If you didn’t know, all the cool kids release music on cassettes these days, and two local bands with fun name origins have joined forces to do just that on Friday: the post-punk dreampop three-piece Astragal (named for Albertine Sarrazin’s novel L'Astragale) and the aggressively emo Donna Hayward (yes, named for the Twin Peaks character). Together they will celebrate the release of their split cassette EP, from label Miss Champagne, at Walter’s Downtown along with the catchy tunes and dreamy vocals of Rose Ette and the atmospheric melodies of alexalone.
Slack Bay (Ma Loute)
Museum of Fine Arts, Houston
5 p.m. Sunday, $9
An annual summer escape is interrupted by two bumbling detectives investigating a string of missing tourists in director Bruno Dumont’s comedic film Ma Loute, starring Juliette Binoche. Dumont’s story is set in 1910, and evokes a past that includes the likes of the Keystone Kops and Laurel and Hardy. Cinema Scope magazine says, “With an added emphasis on mischievous wordplay like homonyms and double entendres, the provocative Ma Loute is in parts subversive, perverse, and politically incorrect, while it fashions a bifurcated study of good and evil, love and hate, and, ultimately, social injustice and the sheer vulgarity of vanity itself.” Sounds like quite a night at the movies.
8 p.m. Monday, free
Edward Scissorhands, the film that kicked off a quarter-century-long match made in Hollywood heaven – the ongoing professional bromance between Tim Burton and Johnny Depp – will screen on Axelrad’s patio on Monday. Burton’s bittersweet fairy tale, with its bright cinematography and strong cast (including the last film appearance of Vincent Price), is usually regarded as one of the best — if not the best — examples of Burton being Burton. The quirky 1990 film about a suburb’s reaction to Edward, the Frankenstein-like creation of an eccentric inventor, is so good, Dark Shadows can almost be forgiven. Almost.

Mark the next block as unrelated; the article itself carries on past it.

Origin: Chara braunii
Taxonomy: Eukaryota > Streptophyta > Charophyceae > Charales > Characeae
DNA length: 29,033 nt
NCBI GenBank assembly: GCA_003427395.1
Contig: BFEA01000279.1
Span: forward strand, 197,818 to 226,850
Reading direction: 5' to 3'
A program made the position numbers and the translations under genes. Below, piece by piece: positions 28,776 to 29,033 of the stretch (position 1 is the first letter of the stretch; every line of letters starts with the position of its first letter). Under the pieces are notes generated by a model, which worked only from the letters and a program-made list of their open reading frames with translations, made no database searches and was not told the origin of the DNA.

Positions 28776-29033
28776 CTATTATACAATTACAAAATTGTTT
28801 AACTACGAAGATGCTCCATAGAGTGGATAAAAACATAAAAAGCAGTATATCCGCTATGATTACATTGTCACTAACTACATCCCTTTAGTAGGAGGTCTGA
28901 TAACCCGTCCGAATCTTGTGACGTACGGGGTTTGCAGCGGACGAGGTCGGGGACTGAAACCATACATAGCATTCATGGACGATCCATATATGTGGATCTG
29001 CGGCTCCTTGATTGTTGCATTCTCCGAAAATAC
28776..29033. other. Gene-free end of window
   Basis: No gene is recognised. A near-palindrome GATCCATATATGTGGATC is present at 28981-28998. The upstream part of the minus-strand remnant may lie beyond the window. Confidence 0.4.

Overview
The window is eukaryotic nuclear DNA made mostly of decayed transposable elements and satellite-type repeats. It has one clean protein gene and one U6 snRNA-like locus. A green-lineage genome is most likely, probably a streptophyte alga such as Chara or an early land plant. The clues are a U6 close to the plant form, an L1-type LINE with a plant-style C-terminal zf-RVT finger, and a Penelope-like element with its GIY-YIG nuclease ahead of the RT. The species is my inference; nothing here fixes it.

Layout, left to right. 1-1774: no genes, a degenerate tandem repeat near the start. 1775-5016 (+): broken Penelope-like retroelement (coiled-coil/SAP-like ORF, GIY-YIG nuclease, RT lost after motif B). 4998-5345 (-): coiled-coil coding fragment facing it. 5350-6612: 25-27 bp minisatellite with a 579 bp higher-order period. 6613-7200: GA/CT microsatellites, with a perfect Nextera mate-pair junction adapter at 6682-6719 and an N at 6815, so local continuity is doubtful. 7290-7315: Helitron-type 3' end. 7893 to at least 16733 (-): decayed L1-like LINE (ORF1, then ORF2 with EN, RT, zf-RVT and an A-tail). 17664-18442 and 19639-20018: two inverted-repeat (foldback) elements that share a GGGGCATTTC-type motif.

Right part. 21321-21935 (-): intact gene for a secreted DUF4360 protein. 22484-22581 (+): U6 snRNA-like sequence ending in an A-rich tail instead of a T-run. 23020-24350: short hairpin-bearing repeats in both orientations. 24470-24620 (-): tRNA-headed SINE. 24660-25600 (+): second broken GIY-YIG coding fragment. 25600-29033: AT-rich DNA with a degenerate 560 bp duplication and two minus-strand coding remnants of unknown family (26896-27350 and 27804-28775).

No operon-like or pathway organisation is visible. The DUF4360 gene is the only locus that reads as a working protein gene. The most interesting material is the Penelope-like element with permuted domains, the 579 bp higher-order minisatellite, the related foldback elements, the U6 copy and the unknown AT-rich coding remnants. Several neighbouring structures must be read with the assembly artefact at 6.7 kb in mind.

The Gondoliers Sneak Peek
McGonigel's Mucky Duck
7 p.m. Tuesday, free
The Gilbert and Sullivan Society of Houston makes its annual summerly sojourn to McGonigel’s Mucky Duck to offer audiences a sneak peek at its upcoming production, The Gondoliers, one of Gilbert and Sullivan’s final shows together. The cast – Dennis Arrowsmith, Taylor Surratt, Kaitlyn Stavinoha, Abigail Coy and Alistair Donkin, who will also serve as emcee, explaining the plot points, history and sharing anecdotes – will sing the songs and, boy, does The Gondoliers have songs. Later this month, they will take their show to the Wortham Theater for four performances over three days, July 21 through 23.
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Italian Cultural and Community Center
7:15 p.m. Wednesday, $10
The ICCC brings yet another of the masters of commedia all’Italiana to its film series this summer: Mario Monicelli. In Monicelli’s The Organizer, the director tackles labor unrest in Turin, floundering until the arrival of a traveling professor, played by Marcello Mastroianni. It’s a historical drama, with comedic touches to its tonal resignation, cinematography by Giuseppe Rotunno and an Oscar-nominated screenplay.
Miller Outdoor Theatre
8:15 p.m. Wednesday, free
Pippin, the princely son of Charlemagne, travels on a coming-of-age journey with a circus theme in Theatre Under the Stars’ production of the Stephen Schwartz musical at Miller Outdoor Theatre this summer. Leading the all-Houston cast are local favorite Holland Vavra — whom you may recognize as either a Honky Tonk Angel or a Marvelous Wonderette from performances at Stages — as The Leading Player, and Thomas Williams, who recently appeared in TUTS’s production of Heathers, as Pippin.